Human Trafficking is an illegal business that generates hundreds of billions of dollars by forcing men, women, and children into forced labor (slavery) and sexual exploitation. The 2008 movie Taken is about a former CIA agent tracking down his teenage daughter after she is kidnapped by sex traffickers. Technology has enabled traffickers to move from the streets to the internet. Backpage, Craigslist, and other online advertisers I believe have enabled and have been complicit with this growing tragedy. Locally, the 517 Child Predator Exposures Facebook group aiming to catch child predators is accused of cyberbullying. I disagree.
January is Human Trafficking Awareness Month – spread the word. Recently elected Michigan Attorney General Dana Nessel says “Michigan won’t harbor these criminals or anyone who lines their pockets by exploiting people and preying on our children.” Twenty-five million people per year are pulled into this epidemic – 60% are children. Victims are often targeted because of their vulnerabilities, including recent geographic relocation, substance abuse issues, homelessness, runaways, and children entered into government social services or foster care program failures; but it can happen to anyone, at any time.
I am currently reading The Slave Next Door, which begins with accounts of trafficked domestic workers under the control of their keepers – diplomats in Washington, D.C. The book is preparing me for an intensive 2-day training workshop with the Michigan Human Trafficking Task Force. At my first meeting, some of the horror stories of R. Kelly were exposed. There are many forces at work trying to keep the public from knowing about just how big a problem human trafficking is in the USA and around the world. I will identify some of the many corporate America industries propping up this trade in subsequent parts.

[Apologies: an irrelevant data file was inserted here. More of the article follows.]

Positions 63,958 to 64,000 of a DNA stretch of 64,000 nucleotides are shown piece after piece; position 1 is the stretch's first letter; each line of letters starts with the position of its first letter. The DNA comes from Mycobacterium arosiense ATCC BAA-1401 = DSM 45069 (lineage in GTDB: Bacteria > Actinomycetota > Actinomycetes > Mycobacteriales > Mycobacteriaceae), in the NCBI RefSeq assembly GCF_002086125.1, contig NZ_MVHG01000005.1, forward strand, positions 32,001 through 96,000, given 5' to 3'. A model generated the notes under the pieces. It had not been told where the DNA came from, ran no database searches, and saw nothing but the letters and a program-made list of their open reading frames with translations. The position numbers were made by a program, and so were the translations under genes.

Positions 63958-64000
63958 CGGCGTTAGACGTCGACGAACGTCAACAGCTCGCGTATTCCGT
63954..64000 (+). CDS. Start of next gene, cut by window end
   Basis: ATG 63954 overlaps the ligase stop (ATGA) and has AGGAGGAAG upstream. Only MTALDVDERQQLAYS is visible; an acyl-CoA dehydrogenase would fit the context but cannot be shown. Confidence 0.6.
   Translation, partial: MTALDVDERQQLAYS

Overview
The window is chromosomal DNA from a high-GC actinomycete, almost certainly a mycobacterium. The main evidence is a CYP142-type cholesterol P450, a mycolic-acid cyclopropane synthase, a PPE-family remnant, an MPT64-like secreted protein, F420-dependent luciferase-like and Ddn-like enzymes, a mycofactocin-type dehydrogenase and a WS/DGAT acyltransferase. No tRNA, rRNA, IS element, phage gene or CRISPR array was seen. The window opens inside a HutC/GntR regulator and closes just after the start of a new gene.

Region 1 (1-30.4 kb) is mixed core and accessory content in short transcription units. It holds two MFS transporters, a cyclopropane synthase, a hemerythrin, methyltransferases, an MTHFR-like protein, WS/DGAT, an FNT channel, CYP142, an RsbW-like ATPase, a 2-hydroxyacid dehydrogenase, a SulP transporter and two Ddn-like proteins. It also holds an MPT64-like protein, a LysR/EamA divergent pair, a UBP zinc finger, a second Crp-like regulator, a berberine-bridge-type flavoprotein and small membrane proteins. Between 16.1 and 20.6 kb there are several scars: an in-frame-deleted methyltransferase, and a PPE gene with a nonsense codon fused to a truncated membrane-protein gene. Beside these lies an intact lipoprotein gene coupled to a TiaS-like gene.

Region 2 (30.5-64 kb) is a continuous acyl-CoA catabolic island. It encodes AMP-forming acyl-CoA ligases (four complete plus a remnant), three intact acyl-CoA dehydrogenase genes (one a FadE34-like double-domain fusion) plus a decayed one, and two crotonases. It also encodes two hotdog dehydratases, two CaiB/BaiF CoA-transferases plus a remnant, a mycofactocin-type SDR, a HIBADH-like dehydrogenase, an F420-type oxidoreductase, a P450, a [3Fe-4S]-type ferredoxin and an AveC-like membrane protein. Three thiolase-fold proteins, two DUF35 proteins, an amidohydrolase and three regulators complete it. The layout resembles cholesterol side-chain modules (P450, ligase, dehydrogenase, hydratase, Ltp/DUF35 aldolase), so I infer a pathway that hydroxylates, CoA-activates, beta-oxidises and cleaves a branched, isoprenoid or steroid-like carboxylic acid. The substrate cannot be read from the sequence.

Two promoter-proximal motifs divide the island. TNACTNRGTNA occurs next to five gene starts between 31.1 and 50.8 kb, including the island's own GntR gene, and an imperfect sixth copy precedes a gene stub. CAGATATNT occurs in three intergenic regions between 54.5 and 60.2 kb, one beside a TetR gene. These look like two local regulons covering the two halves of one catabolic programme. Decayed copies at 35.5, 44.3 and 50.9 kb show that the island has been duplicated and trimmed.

If you suspect human trafficking, report it. Call US Immigration and Customs Enforcement at 866-347-2423 or the National Human Trafficking Hotline at 888-373-7888. Locally, call the State of Michigan Department of Health and Human Services – Division of Victim Services at 517-335-6300.
Survivors of human trafficking are not like traditional tort victims. Trial lawyers like those at Grewal Law, PLLC, have been trained and are experienced in representing survivors and ready to help empower them to take back control and obtain justice through the civil legal system. It is a process.
recently named in the 2009 edition of Best Lawyer's In America, David Mittleman has been representing seriously injured people since 1985. A partner with Church Wyble PC—a division of Grewal Law PLLC—Mr. Mittleman and his partners focus on medical malpractice, wrongful death, car accidents, slip and falls, nursing home injury, pharmacy/pharmacist negligence and disability claims.